If the number generated is in the range 64..99, select Paper (36%)
The above strategy of biasing the random selection can be implemented as
# First generate a random number in the range 0..99
n = randrange(0, 100)
# If the n is in range 0..29, select Scissors
if n <= 29:
elif n <= 63:
# if n in range 30..63, select Rock
Do This: Modify your RPS program from Chapter 7 to use this strategy. Play
the game several times. Does it perform much better that the previous
version? You will have to test this by collecting data from both versions
against several people (make sure they are novices!).
Another strategy that people use is based upon the following observation:
After many rounds, people tend to make the move that would have beaten
their own previous move.
That is, if say a player picks Paper. Their next pick will be Scissors. A
computer program or a player playing against this player should then pick
Rock to beat Scissors. Since the relationship between the choices is cyclical
the strategy can be implemented by picking the thing that beats the opponent’s
pervious move beats. Paper beats Rock. Therefore since the player’s previous
move was Paper, your program can pick Rock in anticipation of the player’s
pick of Scissors. Try to think over this carefully and make sure your head is
not spinning by the end of it. If a player can spot this they can use this as a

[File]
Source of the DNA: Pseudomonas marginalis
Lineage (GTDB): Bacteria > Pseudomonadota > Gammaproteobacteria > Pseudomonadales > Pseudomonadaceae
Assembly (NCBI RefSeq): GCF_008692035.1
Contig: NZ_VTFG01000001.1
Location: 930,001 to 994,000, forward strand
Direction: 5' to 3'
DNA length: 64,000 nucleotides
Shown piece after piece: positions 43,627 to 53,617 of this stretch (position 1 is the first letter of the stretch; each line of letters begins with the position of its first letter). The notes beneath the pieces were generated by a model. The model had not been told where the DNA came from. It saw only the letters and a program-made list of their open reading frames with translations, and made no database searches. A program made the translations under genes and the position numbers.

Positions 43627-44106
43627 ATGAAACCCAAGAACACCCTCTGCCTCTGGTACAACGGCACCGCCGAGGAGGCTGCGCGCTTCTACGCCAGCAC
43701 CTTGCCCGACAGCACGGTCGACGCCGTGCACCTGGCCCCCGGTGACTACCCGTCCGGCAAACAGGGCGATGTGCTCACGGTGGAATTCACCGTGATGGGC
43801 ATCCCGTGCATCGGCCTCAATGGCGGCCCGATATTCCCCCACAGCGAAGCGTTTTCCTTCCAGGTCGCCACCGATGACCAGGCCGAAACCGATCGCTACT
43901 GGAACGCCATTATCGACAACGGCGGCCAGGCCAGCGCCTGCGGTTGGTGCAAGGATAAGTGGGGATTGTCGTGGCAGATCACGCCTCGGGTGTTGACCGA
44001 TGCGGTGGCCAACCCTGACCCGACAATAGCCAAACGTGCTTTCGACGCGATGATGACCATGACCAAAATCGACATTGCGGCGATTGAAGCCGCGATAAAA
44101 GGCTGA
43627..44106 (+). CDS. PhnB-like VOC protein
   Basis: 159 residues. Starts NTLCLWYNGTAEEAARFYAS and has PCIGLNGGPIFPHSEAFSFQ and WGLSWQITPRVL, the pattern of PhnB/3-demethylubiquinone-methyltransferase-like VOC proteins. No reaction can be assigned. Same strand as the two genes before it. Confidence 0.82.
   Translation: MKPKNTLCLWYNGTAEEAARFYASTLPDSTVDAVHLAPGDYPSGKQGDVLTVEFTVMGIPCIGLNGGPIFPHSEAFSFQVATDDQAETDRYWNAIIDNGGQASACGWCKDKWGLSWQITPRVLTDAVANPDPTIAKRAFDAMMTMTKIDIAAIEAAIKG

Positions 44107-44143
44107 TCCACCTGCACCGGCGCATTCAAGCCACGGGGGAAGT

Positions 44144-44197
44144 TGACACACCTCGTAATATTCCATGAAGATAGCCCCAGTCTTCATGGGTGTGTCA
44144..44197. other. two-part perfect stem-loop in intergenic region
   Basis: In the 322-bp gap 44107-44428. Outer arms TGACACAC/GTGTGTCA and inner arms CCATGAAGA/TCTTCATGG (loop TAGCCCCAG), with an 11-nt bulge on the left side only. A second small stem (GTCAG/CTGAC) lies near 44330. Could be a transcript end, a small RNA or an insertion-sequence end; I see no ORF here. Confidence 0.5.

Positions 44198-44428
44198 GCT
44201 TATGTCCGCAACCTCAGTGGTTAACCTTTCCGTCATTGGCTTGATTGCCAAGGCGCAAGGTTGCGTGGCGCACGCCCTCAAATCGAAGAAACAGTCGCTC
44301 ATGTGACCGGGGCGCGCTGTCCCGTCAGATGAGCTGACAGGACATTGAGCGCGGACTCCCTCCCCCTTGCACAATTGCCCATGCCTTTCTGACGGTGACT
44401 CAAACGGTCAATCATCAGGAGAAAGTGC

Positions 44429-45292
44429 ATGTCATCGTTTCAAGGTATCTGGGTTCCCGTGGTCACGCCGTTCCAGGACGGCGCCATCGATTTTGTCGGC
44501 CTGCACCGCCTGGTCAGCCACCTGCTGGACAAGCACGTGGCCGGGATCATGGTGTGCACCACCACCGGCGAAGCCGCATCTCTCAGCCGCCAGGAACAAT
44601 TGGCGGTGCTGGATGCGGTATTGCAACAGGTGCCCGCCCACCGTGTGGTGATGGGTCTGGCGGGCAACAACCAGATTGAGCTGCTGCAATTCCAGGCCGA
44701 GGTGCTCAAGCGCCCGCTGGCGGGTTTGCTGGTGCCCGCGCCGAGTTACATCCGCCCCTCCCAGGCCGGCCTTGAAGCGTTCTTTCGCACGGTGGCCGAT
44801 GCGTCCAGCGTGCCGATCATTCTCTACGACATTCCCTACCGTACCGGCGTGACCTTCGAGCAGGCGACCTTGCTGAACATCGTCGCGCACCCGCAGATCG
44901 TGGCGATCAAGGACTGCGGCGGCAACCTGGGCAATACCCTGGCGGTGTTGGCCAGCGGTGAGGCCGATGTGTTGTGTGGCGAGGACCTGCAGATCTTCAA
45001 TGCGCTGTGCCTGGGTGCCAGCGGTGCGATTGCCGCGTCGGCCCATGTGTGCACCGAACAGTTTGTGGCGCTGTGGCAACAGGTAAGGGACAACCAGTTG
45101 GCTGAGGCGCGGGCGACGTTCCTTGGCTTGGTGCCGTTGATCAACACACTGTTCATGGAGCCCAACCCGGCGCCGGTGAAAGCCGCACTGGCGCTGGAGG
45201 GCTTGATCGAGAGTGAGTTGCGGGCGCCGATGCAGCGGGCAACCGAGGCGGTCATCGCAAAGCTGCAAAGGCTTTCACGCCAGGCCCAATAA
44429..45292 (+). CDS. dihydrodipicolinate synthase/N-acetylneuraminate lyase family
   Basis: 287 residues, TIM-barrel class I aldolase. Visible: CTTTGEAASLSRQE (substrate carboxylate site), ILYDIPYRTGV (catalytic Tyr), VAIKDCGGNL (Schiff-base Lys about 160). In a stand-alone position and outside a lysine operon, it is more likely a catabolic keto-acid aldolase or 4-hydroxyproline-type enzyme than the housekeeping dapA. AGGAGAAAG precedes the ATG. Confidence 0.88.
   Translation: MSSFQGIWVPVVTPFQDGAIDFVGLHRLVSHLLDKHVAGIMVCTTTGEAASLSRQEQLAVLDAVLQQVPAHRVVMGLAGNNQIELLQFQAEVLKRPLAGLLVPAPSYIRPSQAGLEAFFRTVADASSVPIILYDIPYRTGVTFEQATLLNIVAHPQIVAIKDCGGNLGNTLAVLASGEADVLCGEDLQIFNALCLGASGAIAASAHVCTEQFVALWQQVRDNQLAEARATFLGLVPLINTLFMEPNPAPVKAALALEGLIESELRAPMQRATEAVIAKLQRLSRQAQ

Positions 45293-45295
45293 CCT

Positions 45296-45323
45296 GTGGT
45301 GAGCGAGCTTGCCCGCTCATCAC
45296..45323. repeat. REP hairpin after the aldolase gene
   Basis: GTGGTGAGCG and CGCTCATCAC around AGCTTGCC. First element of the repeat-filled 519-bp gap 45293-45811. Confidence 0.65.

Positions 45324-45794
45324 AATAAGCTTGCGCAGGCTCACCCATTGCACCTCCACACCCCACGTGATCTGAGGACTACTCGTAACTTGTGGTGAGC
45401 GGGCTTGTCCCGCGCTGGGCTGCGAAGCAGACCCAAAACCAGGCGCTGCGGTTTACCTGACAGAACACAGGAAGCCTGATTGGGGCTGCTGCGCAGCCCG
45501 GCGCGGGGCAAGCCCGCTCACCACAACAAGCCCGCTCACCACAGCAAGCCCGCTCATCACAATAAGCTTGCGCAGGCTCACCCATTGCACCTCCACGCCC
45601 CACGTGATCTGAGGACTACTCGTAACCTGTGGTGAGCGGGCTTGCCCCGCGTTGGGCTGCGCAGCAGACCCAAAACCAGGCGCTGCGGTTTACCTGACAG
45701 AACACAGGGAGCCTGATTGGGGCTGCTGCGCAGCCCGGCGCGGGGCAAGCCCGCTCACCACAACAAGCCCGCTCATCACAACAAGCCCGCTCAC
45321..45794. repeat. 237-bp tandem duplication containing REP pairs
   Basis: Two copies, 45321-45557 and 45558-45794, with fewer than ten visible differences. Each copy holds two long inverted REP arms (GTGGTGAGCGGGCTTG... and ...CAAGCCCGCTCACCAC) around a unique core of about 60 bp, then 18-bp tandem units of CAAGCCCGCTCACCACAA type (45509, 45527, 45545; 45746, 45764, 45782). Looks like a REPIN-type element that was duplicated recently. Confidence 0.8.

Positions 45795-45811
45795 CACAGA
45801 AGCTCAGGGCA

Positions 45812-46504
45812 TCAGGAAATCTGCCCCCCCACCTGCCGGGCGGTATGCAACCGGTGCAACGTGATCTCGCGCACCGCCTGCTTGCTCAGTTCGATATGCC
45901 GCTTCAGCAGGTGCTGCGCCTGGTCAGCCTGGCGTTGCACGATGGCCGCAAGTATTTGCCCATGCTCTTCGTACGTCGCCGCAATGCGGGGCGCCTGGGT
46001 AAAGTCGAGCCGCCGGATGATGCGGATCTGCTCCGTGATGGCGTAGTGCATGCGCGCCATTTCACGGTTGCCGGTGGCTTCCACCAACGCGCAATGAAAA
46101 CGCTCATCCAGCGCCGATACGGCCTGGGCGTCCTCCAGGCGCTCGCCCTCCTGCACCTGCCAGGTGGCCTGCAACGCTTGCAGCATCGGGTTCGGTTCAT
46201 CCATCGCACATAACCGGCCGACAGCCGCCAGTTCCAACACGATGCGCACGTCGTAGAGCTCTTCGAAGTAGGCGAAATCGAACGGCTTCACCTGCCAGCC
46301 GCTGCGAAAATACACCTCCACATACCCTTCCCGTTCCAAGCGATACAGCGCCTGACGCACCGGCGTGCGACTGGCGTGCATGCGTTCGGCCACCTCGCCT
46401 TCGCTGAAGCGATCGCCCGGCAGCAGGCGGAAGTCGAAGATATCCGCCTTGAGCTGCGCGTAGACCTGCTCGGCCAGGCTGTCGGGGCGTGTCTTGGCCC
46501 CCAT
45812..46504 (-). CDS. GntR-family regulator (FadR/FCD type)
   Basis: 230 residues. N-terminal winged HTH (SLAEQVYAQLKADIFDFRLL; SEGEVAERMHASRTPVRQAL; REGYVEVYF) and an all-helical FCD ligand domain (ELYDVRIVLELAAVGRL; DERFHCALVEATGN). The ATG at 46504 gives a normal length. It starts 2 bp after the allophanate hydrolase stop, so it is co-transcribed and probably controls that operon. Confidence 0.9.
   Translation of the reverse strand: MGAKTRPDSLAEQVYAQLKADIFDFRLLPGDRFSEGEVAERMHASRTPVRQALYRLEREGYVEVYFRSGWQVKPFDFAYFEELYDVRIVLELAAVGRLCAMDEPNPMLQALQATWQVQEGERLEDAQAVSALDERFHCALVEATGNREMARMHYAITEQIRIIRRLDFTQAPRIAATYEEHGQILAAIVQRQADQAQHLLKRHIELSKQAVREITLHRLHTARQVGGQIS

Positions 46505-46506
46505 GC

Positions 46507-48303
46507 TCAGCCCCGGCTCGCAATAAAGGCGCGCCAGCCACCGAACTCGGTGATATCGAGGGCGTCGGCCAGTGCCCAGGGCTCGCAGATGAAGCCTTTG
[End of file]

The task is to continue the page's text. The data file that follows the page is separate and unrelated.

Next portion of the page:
winning strategy. We will leave the implementation the of last strategy as an
exercise. The exercises also suggest another strategy.
The point of the above examples is that using strategies in your programs you
can make your programs smarter or more intelligent. Deliberately, we have
started to use the term intelligence a little more loosely than what Alan Turing
implied in his famous essay. Many people would argue that these programs
are not intelligent in the ultimate sense of the word. We agree. However,
writing smarter programs is a natural activity. If the programs incorporate
strategies or heuristics that people would use when they are doing the same
activity, then the programs have some form of artificial intelligence in them.
Even if the strategy used by the program is nothing like what people would
use, but it would make the program smarter or better, we would call it
artificial intelligence. Many people would disagree with this latter claim. To
some, the quest for figuring out intelligence is limited to the understanding of
intelligence in humans (and other animals). In AI both points of view are quite
prevalent and make for some passionate debates among scholars.
Here we will give you an overview of machine learning, introduce you to the
idea of computational neural networks, and then show you how using the
Myro modules for neural networks, you can design a learning program for
your Scribbler robot to learn how to avoid obstacles. Yet to be written…
The very idea of considering a computer as an intelligent device has its
foundations in the general purpose nature of computers. By changing the
program the same computer can be made to behave in many different ways.
At the core of it a computer is just a symbol manipulator: manipulating
encodings for numbers, or letters, or images, etc. It is postulated that the
human brain is also a symbol manipulator. The foundations of AI lie in the
fact that most intelligent systems are physical symbol systems and since a
computer is a general purpose symbol manipulator, it can be used for studying
or simulating intelligence.
There were no new Myro features introduced in this chapter. Actually, when
the chapter is complete it will have Myro primitives for neural nets/connx
No new Python features were introduced in this chapter.
1. Read Alan Turing’s paper Computing Machinery and Intelligence. You can
easily find a copy of it by searching on the web.
2. More to come…